Tokyo’s size, density, lack of open space, and past policy failures paradoxically make it a model for rebuilding mature cities and designing hundreds of new cities. Along with climate change, the world faces unprecedented urbanization, reaching 60% of the world population or 5 billion people by 2030. African and Asian urban populations will double between 2000 and 2030.
To make cities sustainable and attractive, limited resources must be used for maximum benefit. Tokyo already offers vibrant and safe street life with relatively small private spaces. Because of usage fees and public investment, more daily trips are made by transit, walking and bicycling than automobile. And large numbers of often elderly residents tend gardens spilling out from homes into streets. With minimal horizontal area between homes, Tokyo residents are experts in blurring public and private spaces, and growing vertical gardens in even the narrowest openings.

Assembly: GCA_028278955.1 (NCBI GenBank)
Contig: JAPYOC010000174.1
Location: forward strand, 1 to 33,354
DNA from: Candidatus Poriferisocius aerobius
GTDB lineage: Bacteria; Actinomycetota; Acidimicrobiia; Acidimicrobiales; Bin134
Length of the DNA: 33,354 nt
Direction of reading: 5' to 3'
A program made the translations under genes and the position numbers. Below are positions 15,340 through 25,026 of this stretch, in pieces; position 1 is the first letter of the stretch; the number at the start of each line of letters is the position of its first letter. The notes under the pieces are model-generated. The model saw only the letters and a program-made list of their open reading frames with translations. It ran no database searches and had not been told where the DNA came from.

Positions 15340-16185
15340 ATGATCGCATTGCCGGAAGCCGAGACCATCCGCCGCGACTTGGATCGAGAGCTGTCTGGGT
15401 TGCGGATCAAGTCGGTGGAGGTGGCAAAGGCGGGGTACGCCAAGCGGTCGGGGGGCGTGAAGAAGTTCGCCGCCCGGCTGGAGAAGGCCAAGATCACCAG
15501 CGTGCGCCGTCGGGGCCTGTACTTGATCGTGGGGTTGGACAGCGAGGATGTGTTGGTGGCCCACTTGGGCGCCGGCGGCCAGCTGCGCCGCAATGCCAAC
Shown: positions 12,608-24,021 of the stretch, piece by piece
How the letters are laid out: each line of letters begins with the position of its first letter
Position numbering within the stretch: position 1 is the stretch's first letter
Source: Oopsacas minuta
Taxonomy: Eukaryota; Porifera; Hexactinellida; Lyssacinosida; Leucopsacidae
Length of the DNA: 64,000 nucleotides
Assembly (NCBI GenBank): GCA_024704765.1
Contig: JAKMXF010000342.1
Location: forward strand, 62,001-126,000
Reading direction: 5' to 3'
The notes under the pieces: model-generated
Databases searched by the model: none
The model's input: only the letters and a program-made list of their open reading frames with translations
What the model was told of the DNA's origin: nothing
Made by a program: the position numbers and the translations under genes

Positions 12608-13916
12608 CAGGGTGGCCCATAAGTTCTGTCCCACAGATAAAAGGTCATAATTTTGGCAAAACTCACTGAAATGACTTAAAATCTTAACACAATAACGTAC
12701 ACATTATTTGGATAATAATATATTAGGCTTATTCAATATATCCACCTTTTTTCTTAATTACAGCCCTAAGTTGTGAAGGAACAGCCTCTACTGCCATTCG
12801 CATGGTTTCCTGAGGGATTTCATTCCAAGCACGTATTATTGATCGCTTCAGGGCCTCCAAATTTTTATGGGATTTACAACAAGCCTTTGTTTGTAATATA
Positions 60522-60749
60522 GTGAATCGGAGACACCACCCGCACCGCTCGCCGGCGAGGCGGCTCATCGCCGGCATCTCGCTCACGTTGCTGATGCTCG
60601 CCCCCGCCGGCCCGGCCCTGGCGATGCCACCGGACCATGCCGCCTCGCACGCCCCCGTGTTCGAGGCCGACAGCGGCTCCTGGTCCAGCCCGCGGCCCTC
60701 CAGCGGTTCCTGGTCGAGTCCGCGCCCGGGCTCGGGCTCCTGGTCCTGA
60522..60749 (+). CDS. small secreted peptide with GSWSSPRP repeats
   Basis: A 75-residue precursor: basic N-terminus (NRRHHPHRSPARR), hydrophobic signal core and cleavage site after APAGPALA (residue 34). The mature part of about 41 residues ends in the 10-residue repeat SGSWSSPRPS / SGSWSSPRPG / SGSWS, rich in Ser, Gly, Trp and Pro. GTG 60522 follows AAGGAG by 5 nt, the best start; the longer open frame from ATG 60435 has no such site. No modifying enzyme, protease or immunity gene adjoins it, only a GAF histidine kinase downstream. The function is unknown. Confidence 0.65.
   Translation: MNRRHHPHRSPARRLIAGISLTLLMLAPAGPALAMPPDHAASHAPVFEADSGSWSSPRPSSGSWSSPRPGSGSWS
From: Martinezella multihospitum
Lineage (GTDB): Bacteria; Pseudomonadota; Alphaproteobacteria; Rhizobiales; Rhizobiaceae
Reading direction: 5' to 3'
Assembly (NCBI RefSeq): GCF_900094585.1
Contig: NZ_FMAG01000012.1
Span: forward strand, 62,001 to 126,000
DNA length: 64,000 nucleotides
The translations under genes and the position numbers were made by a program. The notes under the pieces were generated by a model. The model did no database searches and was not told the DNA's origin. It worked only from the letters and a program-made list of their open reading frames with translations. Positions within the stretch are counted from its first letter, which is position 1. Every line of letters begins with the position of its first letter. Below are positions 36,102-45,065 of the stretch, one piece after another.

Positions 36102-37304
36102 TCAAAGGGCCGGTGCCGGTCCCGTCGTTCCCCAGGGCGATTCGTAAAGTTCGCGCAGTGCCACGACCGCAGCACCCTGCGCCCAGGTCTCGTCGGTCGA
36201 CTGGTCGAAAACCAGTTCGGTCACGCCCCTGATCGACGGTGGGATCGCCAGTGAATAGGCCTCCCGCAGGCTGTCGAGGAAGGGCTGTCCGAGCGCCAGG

Click to read the full story on the Huffington Post.
Much of Tokyo is covered in concrete and pavement. In the photo above, a low traffic small street has impermeable pavement. There is a wide, unnecessary brick sidewalk in the foreground built to accompany a recent apartment building. Two private residences also have concrete car-parks and cement surrounds. If you look very closely, to the left of the red traffic cone, a canna flower is breaking through the concrete and blooming.
Up close, the flower is brilliant on a sunny November day. Even more remarkable is that the plant has somehow managed to break through the pavement. How did it get there? How does it survive the city’s relentless drive to bury every grain of soil? Do the neighbors appreciate this floral beauty and the power of nature over the built environment?
After the jump, a closer view of the plant in its context.